Party, karamu, fiesta, forever

Great, now you probably have that Lionel Richie song stuck in your head, too.

Great, now you probably have that Lionel Richie song stuck in your head, too.

When Lionel Richie was at the top of his music-making game, there was one song that I both reviled and (secretly) adored: “All Night Long.” Maybe it was the catchy lyrics, Tam bo li de say de moi ya / Yeah jambo jumbo. Maybe it was the idea that around the next street corner there was a possibility of an impromptu dance party breaking out. Either way, it was a ridiculously silly song in my preteen view, but it did inspire me to dance my troubles away on more than one angst-ridden occasion.

Last Saturday, I was reminded of Richie’s call to dance when I took in the scene at the inaugural Midtown Modern Arts Festival on 20th Street between J and K streets. I entered the one-block venue along what seems to be the unofficial hub of the art, music, retail and food scene on the grid, the MARRS Building corridor, and found a troupe of young dancers leaping, prancing and contorting their bodies in unison as the street heaved with a crowd that consisted primarily of small kids, parents and tweens, all of whom appeared hungry for the variety of interactive art activities being thrown their way.

While the event was confined to a relatively small area, the festival boasted more than 15 performances from Sacramento-area performing-art organizations and artists. Representatives from the Sacramento Ballet, Capital Stage Company, the Gorilla Knitting Crew, B Street Theatre, the Sacramento Comedy Spot, the Bigger Than Us music company and more all came out in support of their various projects and one another.

The event exuded a decidedly spooky feel in keeping with the season, from company ballerinas promoting the Sacramento Ballet’s production of Dracula to the local producers of the film, Planet of the Vampire Women, who set up shop along the street offering vampire makeovers at $5 and $10 a pop.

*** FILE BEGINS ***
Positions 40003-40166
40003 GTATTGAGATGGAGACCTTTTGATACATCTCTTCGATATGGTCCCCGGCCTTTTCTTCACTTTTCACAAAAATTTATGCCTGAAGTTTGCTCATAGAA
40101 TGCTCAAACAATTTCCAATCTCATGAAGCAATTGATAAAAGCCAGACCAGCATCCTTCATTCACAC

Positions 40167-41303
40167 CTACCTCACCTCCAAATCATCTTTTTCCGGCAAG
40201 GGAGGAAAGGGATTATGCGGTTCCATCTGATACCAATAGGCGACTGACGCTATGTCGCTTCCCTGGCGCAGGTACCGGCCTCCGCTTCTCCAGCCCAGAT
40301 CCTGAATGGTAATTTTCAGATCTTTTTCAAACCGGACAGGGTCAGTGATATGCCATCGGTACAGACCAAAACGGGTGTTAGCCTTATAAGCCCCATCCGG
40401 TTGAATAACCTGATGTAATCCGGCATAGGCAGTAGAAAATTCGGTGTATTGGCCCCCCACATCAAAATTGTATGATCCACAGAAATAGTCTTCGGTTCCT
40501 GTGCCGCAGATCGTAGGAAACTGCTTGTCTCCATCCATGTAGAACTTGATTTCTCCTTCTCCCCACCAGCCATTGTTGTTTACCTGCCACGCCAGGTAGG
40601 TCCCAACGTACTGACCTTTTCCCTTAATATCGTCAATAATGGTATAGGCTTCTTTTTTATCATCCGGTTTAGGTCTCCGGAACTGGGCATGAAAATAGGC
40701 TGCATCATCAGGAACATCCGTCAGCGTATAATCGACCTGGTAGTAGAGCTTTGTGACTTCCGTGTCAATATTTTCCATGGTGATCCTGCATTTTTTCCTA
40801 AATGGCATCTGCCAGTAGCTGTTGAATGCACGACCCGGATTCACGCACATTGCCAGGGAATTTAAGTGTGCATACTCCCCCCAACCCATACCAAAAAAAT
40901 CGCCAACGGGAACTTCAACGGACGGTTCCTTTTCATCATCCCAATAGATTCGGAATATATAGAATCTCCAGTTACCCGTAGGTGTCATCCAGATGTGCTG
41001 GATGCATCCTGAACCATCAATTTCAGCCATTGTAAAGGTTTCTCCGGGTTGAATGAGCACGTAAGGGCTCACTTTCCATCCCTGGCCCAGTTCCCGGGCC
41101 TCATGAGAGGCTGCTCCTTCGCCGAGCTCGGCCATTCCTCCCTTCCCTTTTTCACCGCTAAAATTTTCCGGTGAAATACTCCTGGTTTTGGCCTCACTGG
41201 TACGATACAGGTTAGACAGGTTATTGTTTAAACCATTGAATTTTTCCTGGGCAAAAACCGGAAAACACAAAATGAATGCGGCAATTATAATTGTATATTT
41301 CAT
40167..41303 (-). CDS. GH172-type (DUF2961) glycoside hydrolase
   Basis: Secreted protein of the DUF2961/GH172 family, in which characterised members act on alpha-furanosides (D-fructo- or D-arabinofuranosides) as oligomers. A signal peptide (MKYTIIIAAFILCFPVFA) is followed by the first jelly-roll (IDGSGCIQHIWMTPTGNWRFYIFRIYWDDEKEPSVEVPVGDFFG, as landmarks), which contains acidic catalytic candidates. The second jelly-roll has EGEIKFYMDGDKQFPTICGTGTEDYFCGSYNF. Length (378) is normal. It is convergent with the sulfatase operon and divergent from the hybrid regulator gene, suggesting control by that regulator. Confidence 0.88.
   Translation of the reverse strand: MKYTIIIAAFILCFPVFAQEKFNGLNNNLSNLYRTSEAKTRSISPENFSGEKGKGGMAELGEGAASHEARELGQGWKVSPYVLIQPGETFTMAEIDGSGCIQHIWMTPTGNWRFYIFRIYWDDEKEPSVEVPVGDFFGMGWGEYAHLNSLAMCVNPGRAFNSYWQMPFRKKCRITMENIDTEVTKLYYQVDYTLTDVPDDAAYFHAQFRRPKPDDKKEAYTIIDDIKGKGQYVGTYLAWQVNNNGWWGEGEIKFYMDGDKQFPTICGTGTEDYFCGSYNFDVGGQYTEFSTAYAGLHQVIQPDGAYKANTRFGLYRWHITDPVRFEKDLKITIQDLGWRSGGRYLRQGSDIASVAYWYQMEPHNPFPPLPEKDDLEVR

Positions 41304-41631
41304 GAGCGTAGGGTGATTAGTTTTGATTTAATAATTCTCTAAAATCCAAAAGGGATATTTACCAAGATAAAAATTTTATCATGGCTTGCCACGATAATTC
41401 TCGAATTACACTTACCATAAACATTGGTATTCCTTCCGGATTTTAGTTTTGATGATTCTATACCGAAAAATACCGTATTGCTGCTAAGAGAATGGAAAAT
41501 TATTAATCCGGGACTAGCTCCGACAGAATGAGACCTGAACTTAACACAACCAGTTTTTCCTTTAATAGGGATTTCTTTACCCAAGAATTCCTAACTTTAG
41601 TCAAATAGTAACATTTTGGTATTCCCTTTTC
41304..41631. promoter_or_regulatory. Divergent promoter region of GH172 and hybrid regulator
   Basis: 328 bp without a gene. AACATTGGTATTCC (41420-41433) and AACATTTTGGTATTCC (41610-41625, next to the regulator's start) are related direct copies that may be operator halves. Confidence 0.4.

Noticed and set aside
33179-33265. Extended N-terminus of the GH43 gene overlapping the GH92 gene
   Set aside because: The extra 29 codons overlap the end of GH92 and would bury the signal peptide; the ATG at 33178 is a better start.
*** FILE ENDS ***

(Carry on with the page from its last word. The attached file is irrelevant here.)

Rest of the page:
Billed as one of the major events associated with Artober, the city’s month-long series of events and activities promoting the arts, the festival was yet another opportunity for the community to engage in and with the arts, according to the Midtown Business Association representatives, one of the event sponsors. With tables full of art supplies, glitter, sugar skull makings and musical performances and dancing in the street, the event was a fusion of music, performance and visual art that provided folks with a fun, hands-on experience with the creative process.

But while there were also artists on site, painting and discussing their work with an engaged audience, the real question is this: What Midtown festival would be complete without a horde of zombies?

Not to disappoint, a mob of the “undead” shuffled their way through the ghoulish anthem, “Thriller,” as the crowd roared in approval.

Yes, I was tempted to bust out my best impression of the zombified Michael Jackson along with the flash mob, but in the end, I refrained. Apparently, I’ve outgrown the fantasy of that spontaneous, yet inexplicably choreographed street dance party.

Leave it to the zombies, I say.